Prof. John Campbell, PhD
Associate Director, Research and Development
Scottish National Blood Transfusion Service, Edinburgh
How many years have you been working in this sector?
26 years post grad. Approximately 20 years in cancer/cellular therapy. Early post graduate work and PhD was on understanding in vivo pathogenesis of veterinary disease, but focussed heavily on in vivo immunology, which transferred well to human disease and treatment
What do you like the most about your job?
Translating the latest scientific findings into the development of new cellular therapeutics to treat patients. To have the infrastructure and team of staff to manufacture a new product based on emerging discoveries. We have the opportunity to collaborate with the very best scientists in the field.
What led you into your current role or career?
Planned Happenstance. I initially had a conventional academic career – Phd/ post doc/lectureship for 11 years. I then worked in the Biotech industry for 11 years, but worked in research, application of techniques to making cellular therapies, and cell analysis. I combine what I learned in both fields to bring to my current role (past 4 years, presumably 7 more to go).
What are the career progression options in this role?
My role is unusual as I am still involved in academic research, as well as having a senior NHS management role. There are probably only a handful of comparable jobs across the UK. The majority of people in head of department roles would likely decide to choose the pure academic or strategic management aspect of the job.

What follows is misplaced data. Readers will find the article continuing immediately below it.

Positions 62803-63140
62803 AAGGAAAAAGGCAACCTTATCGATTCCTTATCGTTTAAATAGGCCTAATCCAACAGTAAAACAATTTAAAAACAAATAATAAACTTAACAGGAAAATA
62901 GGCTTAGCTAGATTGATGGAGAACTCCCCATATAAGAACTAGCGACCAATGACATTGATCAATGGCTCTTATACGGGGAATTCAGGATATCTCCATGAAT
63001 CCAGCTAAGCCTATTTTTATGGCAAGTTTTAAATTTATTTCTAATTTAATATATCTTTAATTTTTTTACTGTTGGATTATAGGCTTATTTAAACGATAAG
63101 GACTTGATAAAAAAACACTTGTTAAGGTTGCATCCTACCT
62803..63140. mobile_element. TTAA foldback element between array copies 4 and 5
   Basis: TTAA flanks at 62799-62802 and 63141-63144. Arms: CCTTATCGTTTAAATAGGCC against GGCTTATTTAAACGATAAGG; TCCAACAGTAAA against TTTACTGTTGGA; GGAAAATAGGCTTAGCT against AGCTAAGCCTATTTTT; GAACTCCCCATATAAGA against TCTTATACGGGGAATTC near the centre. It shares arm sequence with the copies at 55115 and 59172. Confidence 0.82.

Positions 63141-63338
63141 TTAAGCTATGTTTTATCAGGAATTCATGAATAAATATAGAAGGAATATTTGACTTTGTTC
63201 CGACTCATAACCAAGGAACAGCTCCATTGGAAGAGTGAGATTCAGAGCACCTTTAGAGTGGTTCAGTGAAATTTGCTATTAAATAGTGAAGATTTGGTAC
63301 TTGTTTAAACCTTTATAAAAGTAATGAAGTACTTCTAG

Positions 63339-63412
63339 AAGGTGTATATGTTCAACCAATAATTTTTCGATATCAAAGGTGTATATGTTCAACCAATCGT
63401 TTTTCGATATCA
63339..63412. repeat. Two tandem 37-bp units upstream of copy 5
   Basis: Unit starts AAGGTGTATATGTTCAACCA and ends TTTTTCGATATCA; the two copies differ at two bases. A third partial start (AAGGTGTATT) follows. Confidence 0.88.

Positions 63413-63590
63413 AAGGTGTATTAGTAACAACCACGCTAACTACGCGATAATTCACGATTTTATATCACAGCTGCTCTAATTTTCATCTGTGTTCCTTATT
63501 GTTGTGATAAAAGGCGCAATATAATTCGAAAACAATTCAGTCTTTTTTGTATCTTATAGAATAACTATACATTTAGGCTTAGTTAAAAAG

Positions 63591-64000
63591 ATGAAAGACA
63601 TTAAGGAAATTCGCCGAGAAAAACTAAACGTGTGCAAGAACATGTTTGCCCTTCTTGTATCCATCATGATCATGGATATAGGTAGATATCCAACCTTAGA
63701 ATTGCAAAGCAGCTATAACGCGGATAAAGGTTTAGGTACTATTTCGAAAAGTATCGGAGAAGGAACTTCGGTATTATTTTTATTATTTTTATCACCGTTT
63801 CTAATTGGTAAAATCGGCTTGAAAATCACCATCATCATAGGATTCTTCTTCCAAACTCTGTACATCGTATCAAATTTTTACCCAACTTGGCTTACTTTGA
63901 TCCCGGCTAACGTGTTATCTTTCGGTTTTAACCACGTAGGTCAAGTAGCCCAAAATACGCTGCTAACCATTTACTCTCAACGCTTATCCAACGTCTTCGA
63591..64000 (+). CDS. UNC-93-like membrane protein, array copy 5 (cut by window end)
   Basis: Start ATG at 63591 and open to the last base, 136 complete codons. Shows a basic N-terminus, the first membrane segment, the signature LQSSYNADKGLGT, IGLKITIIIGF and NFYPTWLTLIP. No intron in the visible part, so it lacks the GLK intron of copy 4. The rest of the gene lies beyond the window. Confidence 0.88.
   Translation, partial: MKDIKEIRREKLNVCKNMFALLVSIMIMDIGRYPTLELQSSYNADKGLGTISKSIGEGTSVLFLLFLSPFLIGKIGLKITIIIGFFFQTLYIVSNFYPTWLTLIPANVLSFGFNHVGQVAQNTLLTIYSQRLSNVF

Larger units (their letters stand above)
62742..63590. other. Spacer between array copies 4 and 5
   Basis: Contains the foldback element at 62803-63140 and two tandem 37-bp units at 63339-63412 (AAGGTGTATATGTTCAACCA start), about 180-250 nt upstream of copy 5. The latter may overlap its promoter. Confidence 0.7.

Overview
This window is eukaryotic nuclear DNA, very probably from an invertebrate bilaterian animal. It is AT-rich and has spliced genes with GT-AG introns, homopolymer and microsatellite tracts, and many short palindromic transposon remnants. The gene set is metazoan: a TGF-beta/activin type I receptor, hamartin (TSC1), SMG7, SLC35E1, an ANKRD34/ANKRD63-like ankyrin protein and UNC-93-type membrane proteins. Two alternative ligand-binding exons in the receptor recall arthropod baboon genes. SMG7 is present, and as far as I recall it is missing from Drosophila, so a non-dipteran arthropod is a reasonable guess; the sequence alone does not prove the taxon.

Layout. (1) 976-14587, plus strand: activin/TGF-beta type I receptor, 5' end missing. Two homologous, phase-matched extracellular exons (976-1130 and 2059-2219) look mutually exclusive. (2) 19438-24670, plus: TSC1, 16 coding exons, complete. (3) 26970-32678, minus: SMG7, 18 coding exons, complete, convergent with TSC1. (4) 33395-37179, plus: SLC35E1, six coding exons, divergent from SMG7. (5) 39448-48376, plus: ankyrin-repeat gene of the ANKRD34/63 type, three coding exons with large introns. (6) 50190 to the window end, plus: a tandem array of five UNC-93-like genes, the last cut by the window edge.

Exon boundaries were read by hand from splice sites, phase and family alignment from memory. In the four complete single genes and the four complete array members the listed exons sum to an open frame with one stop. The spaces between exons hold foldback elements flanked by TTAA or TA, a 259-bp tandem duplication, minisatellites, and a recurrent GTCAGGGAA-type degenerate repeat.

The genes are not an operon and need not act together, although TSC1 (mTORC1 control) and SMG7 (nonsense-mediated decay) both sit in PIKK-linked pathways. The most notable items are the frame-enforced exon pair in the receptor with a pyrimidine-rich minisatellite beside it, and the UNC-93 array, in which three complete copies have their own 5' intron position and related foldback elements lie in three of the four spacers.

What are the most important skills and experiences that have got where you are today?
In this kind of job, you have to combine understanding of the science with the rigour of a manufacturing mind-set. You also have to make strategic decisions about the skills mix in your team to balance the basic and applied work to be done. I have been growing and analysing cells for 26 years and it’s the aspect of the job that I still like the most, and I would still choose to do most of the time if I could. I think that if you have this genuine interest and desire to understand your subject it will be the most useful thing in any science career.
Any tips or advice you would give to someone thinking of going into this type of career?
This career differs from pure academic jobs in that it offers the opportunity to be involved in very complex laboratory work and experimental design throughout all stages of your career. This is different from pure discovery science, and will not suit all scientists – indeed this works best where basic and applied scientists work together. However, learning how to turn scientific discoveries into something to have a direct, positive effect on health can be very satisfying.